This paper describes the multilateral efforts regarding four key concerns of the international community: prevention of double taxation, fighting “harmful tax competition,” sharing of information, and the “gaps and frictions” between the tax systems of various countries noted by the recent BEPS report. It then asks what, in fact, constitutes the community’s interest in the international tax area, arguing that where tax policy is concerned, there is no clear “textbook answer” regarding the best way to tax internationally.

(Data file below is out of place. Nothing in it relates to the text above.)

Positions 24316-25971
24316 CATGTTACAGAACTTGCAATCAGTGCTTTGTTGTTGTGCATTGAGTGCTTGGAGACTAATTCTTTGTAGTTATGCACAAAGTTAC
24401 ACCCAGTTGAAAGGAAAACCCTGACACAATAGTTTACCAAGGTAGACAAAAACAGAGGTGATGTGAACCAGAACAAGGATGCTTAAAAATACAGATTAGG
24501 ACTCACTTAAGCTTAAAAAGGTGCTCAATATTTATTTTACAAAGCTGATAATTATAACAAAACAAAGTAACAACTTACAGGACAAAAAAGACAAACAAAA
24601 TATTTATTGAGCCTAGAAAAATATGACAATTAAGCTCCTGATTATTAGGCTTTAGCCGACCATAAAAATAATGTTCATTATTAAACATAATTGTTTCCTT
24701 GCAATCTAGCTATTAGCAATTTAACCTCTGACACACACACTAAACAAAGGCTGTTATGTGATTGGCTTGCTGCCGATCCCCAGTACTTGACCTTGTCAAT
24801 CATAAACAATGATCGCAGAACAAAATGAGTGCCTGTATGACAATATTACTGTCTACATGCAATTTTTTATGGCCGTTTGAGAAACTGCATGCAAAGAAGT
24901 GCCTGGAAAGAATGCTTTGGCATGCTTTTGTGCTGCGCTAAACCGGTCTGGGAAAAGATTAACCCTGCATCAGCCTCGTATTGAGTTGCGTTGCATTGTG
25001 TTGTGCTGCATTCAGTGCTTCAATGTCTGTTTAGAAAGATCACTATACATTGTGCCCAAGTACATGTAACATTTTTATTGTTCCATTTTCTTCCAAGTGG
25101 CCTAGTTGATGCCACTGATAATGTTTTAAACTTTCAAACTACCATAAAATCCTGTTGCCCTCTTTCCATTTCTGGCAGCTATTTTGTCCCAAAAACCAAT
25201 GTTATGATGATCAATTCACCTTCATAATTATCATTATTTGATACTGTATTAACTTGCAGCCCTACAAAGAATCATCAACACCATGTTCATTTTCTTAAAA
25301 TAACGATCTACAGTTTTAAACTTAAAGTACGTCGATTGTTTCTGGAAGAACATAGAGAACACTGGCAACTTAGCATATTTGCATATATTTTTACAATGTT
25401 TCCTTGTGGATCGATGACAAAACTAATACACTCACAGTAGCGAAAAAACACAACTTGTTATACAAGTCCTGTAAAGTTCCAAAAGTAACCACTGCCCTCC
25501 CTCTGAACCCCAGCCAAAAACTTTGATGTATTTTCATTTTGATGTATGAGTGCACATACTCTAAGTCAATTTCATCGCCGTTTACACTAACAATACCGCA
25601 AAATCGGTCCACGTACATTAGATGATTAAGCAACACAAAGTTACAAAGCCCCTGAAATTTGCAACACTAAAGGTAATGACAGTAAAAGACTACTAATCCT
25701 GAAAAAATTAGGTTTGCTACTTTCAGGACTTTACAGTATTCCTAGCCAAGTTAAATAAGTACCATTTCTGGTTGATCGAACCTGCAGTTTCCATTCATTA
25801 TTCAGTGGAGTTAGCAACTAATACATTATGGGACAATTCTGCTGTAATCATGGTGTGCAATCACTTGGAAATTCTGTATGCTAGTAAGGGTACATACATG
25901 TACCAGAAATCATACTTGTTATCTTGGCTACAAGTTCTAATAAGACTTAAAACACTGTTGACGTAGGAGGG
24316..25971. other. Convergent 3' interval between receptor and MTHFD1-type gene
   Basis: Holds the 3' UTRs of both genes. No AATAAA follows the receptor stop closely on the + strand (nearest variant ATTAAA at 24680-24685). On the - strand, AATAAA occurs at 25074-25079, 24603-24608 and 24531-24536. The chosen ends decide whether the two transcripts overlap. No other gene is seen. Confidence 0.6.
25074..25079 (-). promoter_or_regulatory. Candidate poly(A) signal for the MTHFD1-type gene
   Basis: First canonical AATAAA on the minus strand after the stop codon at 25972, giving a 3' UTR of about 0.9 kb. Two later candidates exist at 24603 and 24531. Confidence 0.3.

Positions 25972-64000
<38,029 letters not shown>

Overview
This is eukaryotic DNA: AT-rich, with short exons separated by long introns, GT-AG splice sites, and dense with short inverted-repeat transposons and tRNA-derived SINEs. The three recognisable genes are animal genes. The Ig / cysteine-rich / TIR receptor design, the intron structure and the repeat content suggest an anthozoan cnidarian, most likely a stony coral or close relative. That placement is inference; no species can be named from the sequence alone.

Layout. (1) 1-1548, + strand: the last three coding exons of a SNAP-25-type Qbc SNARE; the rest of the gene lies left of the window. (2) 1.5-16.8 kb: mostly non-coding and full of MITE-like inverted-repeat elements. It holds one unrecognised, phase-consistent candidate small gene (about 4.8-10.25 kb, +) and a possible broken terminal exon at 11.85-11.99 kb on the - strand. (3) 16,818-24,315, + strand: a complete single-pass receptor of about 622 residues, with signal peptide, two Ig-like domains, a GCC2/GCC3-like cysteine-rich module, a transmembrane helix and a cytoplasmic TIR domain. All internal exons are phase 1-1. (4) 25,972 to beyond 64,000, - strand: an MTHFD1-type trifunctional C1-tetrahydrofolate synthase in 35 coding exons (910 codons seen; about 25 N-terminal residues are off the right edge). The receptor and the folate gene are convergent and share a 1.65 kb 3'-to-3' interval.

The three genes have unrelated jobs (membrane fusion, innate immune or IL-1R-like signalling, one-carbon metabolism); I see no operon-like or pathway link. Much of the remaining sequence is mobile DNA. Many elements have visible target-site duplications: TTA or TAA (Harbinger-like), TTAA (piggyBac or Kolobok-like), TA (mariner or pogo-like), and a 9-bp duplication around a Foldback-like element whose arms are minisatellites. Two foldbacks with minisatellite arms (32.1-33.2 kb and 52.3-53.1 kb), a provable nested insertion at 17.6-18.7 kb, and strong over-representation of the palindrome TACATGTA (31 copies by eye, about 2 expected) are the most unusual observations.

The paper criticizes two proxies which are often implicitly endorsed in order to evaluate international tax policy: cooperation among states, and the prevention of transaction costs and market failures. It argues that cooperation, contrary to conventional wisdom, is neither a goal in itself, nor is it a good enough proxy for the collective good. Cooperation should be supported only when it genuinely promotes the interest of the community as a whole, which is not necessarily the case in the four initiatives examined. As for transaction costs and market failures, although their elimination indisputably seems to be a community interest that should be pursued, correcting only some of them may raise a second best problem.